Demotivating Employees – Who is Guilty?

Jun 12, 2013

According to an article by the National Federation of Independent Business (NFIB), the Harvard Management Update claims that in 85% of companies, a new employee’s enthusiasm drops off significantly after the first six months on the job. Your company culture and work environment can be key factors in determining the enthusiasm of your employees, thus resulting in good productivity and quality. So how do you retain that enthusiasm?

The first thing to consider is not to do anything to undermine the employee in the first place. If there are issues, there are appropriate and private ways to deal with them. Often, however, things crop up, and it’s easy to slip into a mode of undermining the enthusiasm and/or causing public embarrassment. It’s good to take a look at your management style. Are you a motivator or demotivator? (Come on now, be honest!)

Following are eight actions that are guaranteed to demotivate and even demoralize your employees:

1. Public criticism
If you point out someone’s mistakes in front of others, it rarely goes over well and can even have a backlash. Though some managers think public reproach keeps everyone else from making the same mistake, it usually just makes everyone feel bad and creates a toxic environment.

2. Failing to provide praise
It’s easy to get into the day-to-day routine of expecting certain performance and only talking to the person if the work is deficient, but mostly employees feel like their hard work goes unnoticed. Worse yet, they start to wonder why they’re working so hard in the first place. Be sure to offer praise, both privately and publicly. Even small things, like a thank-you card or a ‘good job’ email work. These little things go a long way and don’t cost anything – just the mindset to do it! (You might even put reminder notes on your calendar!)

3. Not following up
Have you had employees come to you or someone in the company and register a complaint? If so, be sure to relay the results, even if the complaint has no merit. Asking employees for input or having employees approach you with an issue without acknowledging it shows a lack of respect. Be sure to tell the person when you will get back to him or her. The person will feel comfortable knowing you are approachable, and you may be able to catch issues in the bud by following up. (If the complaint is serious, it might even involve legal issues, so it needs to be addressed.)

4. Give unachievable goals or deadlines
In the sign business, deadlines are critical. It’s best to get a consensus on what is a realistic deadline and give the person the time and tools to accomplish it. But if a deadline or project results are impossible to begin with, employees realize they won’t be able to get something done, they’ll think, and ‘What’s the point? I’m going to fail.’ Provide goals and deadlines that are challenging, but not impossible and get buy-in through negotiation, if possible.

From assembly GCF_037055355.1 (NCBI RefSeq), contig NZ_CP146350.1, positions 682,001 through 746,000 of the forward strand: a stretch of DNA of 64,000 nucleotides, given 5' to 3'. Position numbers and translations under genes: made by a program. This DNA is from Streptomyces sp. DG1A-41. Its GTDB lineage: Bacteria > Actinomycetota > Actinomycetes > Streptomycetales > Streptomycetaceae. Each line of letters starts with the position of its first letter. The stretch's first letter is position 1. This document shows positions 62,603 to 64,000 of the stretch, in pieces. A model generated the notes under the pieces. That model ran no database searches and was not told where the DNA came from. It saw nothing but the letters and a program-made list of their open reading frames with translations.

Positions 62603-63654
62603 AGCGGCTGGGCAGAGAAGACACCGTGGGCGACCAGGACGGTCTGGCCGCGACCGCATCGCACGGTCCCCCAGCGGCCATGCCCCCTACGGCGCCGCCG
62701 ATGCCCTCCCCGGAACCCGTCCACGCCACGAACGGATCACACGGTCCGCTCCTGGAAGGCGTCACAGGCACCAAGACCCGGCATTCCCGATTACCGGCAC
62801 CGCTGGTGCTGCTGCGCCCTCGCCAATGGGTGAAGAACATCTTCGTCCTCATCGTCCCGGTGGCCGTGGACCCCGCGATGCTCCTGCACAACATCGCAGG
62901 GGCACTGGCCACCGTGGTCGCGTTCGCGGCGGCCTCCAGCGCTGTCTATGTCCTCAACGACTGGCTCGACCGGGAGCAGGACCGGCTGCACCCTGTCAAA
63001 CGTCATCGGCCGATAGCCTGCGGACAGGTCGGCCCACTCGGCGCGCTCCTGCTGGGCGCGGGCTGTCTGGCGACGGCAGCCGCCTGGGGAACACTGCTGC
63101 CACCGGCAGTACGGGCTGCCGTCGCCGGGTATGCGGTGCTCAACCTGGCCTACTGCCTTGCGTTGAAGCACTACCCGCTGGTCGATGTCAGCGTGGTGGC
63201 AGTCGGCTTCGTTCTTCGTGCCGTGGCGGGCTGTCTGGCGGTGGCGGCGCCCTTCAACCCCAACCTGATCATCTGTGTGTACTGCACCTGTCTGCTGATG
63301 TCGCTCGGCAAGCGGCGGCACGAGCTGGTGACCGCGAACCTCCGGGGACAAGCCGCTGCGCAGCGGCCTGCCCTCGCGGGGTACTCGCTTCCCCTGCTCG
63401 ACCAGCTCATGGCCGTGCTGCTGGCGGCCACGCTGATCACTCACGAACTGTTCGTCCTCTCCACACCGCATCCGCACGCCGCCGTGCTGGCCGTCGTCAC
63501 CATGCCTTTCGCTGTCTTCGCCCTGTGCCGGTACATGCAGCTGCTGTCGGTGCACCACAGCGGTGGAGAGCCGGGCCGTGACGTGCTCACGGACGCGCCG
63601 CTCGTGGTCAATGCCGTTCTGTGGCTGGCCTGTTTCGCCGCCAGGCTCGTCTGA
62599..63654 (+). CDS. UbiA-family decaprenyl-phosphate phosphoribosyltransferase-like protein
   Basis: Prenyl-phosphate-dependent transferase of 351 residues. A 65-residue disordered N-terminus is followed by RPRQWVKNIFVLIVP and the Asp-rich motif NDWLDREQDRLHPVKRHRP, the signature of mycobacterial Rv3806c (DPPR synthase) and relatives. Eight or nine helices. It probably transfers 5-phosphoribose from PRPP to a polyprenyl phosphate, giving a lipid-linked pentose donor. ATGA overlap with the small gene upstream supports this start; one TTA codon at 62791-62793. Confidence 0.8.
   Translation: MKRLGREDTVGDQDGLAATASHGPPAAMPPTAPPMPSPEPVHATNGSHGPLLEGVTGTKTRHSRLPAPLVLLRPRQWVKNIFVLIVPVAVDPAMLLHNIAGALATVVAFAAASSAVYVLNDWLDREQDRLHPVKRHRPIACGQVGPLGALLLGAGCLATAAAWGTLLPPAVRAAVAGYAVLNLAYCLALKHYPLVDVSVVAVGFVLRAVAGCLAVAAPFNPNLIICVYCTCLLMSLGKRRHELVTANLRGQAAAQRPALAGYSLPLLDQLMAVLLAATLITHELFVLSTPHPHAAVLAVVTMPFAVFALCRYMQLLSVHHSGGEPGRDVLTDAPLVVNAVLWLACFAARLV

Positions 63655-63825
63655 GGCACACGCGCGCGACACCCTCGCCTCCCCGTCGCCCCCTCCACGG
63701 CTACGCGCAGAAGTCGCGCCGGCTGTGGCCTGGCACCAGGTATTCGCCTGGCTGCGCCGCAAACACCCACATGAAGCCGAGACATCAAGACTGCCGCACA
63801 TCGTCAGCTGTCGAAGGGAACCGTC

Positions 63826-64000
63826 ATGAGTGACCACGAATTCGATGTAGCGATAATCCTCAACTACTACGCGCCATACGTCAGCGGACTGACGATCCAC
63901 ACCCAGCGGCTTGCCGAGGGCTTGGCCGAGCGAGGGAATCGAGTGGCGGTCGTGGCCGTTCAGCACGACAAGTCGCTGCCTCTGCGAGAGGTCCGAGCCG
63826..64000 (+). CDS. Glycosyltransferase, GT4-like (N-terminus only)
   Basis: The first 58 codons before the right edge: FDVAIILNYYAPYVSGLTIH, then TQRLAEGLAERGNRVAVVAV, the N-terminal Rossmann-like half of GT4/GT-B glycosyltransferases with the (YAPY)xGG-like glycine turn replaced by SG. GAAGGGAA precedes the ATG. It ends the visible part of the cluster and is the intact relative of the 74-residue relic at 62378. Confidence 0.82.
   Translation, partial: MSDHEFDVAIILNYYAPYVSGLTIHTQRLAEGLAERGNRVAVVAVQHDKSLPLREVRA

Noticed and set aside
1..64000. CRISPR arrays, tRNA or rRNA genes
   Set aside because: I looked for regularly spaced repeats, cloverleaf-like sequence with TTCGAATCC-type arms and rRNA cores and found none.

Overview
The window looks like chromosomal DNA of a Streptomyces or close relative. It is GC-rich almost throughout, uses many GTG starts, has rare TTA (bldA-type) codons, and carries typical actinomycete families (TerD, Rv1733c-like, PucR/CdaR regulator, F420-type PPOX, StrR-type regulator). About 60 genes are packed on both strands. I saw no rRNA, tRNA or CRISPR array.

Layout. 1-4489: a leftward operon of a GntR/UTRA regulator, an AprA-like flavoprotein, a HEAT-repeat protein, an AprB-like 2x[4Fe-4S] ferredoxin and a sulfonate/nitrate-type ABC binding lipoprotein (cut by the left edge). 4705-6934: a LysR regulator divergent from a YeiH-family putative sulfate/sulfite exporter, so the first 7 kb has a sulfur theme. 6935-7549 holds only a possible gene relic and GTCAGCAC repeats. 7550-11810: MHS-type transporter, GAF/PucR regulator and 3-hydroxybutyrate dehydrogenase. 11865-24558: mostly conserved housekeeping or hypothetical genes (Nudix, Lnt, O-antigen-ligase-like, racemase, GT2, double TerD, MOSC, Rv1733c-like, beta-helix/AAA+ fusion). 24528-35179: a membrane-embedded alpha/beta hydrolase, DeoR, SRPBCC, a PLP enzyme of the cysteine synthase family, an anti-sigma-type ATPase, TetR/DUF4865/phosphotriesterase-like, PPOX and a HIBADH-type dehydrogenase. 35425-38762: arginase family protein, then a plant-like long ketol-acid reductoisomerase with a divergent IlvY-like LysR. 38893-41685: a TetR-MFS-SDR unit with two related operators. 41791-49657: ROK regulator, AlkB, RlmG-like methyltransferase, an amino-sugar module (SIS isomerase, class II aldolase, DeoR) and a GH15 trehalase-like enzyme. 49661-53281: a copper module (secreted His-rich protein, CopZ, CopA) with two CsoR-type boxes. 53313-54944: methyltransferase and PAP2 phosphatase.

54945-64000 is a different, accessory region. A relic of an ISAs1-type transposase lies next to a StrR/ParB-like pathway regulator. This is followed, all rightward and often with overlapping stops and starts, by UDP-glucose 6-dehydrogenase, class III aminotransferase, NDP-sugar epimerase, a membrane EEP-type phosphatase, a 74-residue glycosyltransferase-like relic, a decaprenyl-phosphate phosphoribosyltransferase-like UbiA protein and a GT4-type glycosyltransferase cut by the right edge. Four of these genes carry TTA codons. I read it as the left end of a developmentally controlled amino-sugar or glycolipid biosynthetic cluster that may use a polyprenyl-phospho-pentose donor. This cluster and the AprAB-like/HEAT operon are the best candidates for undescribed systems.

5. Not explaining your actions or sharing company data
This might be a touchy subject to some, but the premise is that you will have more teamwork if your employees understand your rationale. Just because you hold the cards doesn’t mean you should hide them. Explaining the big management decisions will help employees understand your perspective—and they’ll respect you for it. Likewise, sharing key company data such as revenue and profits validates staff contributions. This isn’t to say you should relay detailed financial information, but providing an overview of the company and the challenges or successes you face, helps make employees feel as if they are valued.

6. Implied threats
If an employee is producing sub-par work, it’s okay to let him or her know your expectations. But it’s not okay to threaten their job, especially if you’re threatening the person or entire team in a public setting. A ‘do this or else’ attitude often has the opposite effect when it comes to motivation. It might seem like the easiest and most natural response, but it’s sure to backfire and create animosity even if it’s deserved. Using the adage, ‘it’s not what you say, but how you say it,’ might be appropriate as well. If the person is a ‘repeat offender,’ there are more professional (and legal) ways to deal with him or her.

7. Not honoring creative thinking and problem solving
When employees take initiative to improve something—a company process or an individual task, for instance, don’t blow it off. Instead, take a good, hard look at the suggestion. Don’t ignore it, or you risk losing that employee’s creativity in the future. Encouraging suggestions can really help your business; and even if you don’t take the suggestion, it may create opportunities for objective thinking and other ways to make improvements. Acknowledging employees who make suggestions helps morale.

8. Micromanagement
Perhaps the worst demotivator is micromanaging. Employees need to feel trusted and valued to succeed, and micromanaging communicates the opposite. Most everyone is guilty of this one. It’s justified by thinking something won’t get done or won’t get done right, but usually it’s a control factor. If you have the right person doing the job or task, let him or her do it.

Finally, if you take a few minutes and do a self-audit of your management style and practices, it might be that you can improve results, improve your bottom line, and prove the statistics wrong. Who wouldn’t love all employees to be ‘happy campers?’ It can have big rewards and you won’t have trouble filling positions as well as retaining employees. You will probably help your blood pressure and morale too!